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The Anatomy Of Air: The Artists Behind The X-ray
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Nike convida dois artistas para ilustrar conceito anatômico do Air Max 95
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The Anatomy Of Air: The Artists Behind The X-ray
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The Anatomy Of Air: The Artists Behind The X-ray
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The Anatomy Of Air: The Artists Behind The X-ray
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July 15, 2015

The Anatomy Of Air: The Artists Behind The X-ray

For two decades, the Nike Air Max 95 has permeated pop culture. The shoe’s unexpected construction and resulting aesthetic have garnered mass popularity in fashion and music circles. However, its inspiration story was relegated to the blogosphere. Any fan of the mid ’90s Air Max model can likely rattle off key facts, but beyond that the sneaker’s beginnings were relatively unknown.

To celebrate the 20th anniversary of the Air Max 95, two artists known for their anatomy-based work were tasked with illustrating the iconic silhouette and its recently released updated versions as if they were made from flesh and blood. The resulting images visually represent the shoe’s inspiration story.

Air Max 95 OG and Ultra Jacquard illustrated (left) by Andy Van Dinh

Air Max 95 Ultra illustrated (left) by Katie Scott

Not long ago Andy Van Dinh, who drew the Air Max 95 OG and Ultra Jacquard, and Katie Scott, who depicted the Air Max 95 Ultra, reflected on the project, their feelings about sneakers and what captivates them about the human body.

When did you realize that art was your calling?

Andy Van Dinh: I've always been into drawing or making things, but I was unaware of it as a legit career option. I ended up studying biology and math during my first couple of years of college. The original plan was to be a doctor but I hated it. Fortunately I took a drawing class as an elective, and after the first class I decided to switch majors. That's when I started taking art seriously, and that's when I knew I wanted to do this forever.

Katie Scott: I was compelled to draw as a child and was lucky enough to maintain that desire into adulthood. At school, you can only really study art and graphic design, both of which I enjoy, but neither was quite right. When I discovered the world of illustration, things finally clicked.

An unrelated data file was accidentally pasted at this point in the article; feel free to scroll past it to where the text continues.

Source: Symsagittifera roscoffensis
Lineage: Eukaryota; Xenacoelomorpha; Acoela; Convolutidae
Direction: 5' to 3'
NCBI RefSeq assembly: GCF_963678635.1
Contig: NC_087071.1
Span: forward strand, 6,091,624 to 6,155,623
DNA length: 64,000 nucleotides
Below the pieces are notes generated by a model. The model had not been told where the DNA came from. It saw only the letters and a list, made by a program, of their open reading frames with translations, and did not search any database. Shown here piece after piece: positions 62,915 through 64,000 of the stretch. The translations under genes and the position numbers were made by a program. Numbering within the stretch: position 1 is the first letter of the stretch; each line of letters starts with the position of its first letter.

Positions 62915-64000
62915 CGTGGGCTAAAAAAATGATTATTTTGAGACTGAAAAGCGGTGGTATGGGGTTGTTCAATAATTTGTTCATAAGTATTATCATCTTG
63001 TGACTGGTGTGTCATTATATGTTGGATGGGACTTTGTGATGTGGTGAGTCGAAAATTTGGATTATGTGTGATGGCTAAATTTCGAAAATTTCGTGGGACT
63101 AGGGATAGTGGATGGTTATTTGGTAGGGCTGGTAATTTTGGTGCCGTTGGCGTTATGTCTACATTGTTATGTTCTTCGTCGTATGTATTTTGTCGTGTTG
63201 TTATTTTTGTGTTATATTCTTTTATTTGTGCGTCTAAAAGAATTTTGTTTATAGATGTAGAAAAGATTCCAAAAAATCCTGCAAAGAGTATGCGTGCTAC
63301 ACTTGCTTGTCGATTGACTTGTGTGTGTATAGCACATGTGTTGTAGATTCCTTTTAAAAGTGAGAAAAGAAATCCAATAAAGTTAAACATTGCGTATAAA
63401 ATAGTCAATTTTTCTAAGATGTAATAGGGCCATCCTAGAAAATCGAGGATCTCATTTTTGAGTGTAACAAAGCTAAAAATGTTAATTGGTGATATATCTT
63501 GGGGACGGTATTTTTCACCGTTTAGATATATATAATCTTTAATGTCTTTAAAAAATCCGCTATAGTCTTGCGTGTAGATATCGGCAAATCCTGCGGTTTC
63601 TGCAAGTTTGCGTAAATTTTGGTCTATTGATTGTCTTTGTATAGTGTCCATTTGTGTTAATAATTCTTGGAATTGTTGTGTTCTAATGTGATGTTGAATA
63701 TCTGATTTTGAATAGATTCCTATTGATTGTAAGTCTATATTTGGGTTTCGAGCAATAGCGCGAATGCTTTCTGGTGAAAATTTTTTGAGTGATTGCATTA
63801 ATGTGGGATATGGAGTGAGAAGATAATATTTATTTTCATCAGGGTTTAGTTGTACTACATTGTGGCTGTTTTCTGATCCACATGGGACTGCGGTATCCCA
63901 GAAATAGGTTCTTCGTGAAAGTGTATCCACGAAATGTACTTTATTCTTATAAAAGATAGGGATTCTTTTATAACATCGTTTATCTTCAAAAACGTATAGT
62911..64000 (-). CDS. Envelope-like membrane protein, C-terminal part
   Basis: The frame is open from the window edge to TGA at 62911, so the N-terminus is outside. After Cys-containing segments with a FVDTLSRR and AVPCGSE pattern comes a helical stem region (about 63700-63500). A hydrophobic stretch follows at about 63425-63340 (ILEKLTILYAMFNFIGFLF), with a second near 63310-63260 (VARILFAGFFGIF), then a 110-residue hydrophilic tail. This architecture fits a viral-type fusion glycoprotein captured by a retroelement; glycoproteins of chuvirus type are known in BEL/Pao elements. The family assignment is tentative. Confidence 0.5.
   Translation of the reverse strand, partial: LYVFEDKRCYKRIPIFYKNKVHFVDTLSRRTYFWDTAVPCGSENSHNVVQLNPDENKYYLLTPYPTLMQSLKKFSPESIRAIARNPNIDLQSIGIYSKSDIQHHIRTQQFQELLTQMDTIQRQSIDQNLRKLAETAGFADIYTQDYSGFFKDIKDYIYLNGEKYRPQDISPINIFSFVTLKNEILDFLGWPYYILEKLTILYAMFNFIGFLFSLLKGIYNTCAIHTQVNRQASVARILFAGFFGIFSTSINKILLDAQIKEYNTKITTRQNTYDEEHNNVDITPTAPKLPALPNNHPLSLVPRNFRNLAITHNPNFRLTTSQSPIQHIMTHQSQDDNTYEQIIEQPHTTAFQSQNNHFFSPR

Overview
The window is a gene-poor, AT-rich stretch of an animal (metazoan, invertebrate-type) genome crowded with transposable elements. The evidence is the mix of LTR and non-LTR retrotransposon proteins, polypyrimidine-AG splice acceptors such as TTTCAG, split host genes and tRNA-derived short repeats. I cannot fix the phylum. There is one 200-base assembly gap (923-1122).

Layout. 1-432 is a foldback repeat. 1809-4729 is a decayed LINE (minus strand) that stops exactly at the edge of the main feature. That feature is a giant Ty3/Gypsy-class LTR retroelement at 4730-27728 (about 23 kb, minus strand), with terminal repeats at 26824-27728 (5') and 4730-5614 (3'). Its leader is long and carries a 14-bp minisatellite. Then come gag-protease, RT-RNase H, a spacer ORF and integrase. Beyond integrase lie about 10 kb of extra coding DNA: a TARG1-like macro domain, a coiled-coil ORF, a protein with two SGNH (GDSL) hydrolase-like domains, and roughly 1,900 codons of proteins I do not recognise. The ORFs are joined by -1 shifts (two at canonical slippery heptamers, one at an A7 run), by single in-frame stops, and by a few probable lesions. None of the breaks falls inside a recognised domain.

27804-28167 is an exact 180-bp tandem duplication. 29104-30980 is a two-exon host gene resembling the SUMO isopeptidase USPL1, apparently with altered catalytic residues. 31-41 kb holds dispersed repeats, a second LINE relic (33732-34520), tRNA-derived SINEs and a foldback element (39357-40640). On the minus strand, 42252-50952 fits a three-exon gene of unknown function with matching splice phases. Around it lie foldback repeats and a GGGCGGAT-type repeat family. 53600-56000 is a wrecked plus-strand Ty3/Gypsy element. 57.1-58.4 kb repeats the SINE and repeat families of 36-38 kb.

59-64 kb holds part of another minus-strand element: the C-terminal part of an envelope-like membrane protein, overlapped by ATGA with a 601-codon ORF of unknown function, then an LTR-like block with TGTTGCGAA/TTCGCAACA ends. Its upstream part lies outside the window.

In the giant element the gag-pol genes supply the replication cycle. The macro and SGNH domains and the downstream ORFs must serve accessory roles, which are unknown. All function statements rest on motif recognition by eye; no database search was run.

Human anatomy plays a big role in your illustrations, what draws you to that subject matter?

AVD: Through isolating single organs, I've can use something small to represent a bigger idea. Each organ refers to the whole of the body, the human nature and-or the selected narrative. It is a way to dissect and analyze the exterior by way of the interior. Ironically, I personify these organs and render the interior as the exterior, alluding to finding something deeper inside; they are remnants of the larger picture of humanity.

KS: I love the detail, symmetry and structure of anatomy. I am also interested in the history of anatomical study and the twists and turns in our understanding of the body. I'm particularly drawn to the imaginative theories of antiquity, where the body was filled with bile and water and organs roamed freely around the torso. A lot of my anatomical work is based around this fantastical vision of early science.

What are your primary sources of inspiration?

AVD: Usually my ideas come to me when I'm half asleep and my thoughts are delusional and incoherent. I tend to try and work with an ambiguous ideas until they make sense to me. Much of my inspiration comes from the process of making things, figuring it out as I go and understanding how each piece interacts.

KS: I’m inspired by the work of a few other artists like Ernst Haeckel, Cornelius de Witt and Albertus Seba. They each have very different and beautiful ways of capturing nature. Outside of that, I would say botany has a strong hold over me; I never cease to be amazed by the plant kingdom.

For this project you were asked to reinterpret the Air Max 95 as if it were constructed out of flesh and blood. What were your initial thoughts?

AVD: I wanted the viewer to understand the layers of the shoe and the body-part references. I also wanted to demonstrate how Sergio Lozano dissected the human anatomy to find the textures and shapes of the shoe. Overall, I thought of it as a cohesive collage of body parts, with each layer overlapping and revealing what's underneath. My very first thoughts were I didn't want to disappoint the original designer since I am reinterpreting someone else's work.

KS: I was so happy to be brought a brief that felt like I had written it myself. This is the exact kind of project and subject matter that I'm interested in. I loved learning about the shoe design as well.

The Nike Sportswear Air Max 95 Ultra Jacquard and women’s Air Max 95 Ultra are available tomorrow on nike.com/sportswear and at select Nike Sportswear retailers tomorrow.

Andy Van Dinh

Hailing from Calgary, Alberta, artist Andy Van Dinh graduated from the University of Calgary in 2012 with a Bachelor of Fine Arts degree. Focusing mainly on drawing and painting, Van Dinh is known for his works focused on human anatomy and his unique ability to infuse deeper meaning into his pieces. In August 2015, Van Dinh will be attending Hunter College in New York to obtain his Masters.

Katie Scott

After graduating from the University of Brighton in 2011, London native Katie Scott’s hand-drawn fine line work and digital water coloring can be found adorning various posters, labels, newspapers and wallpaper. Her preoccupation with the natural world was elevated with the publication of her first book, Animalium, which was awarded the Sunday Times Children’s Book of The Year in 2014.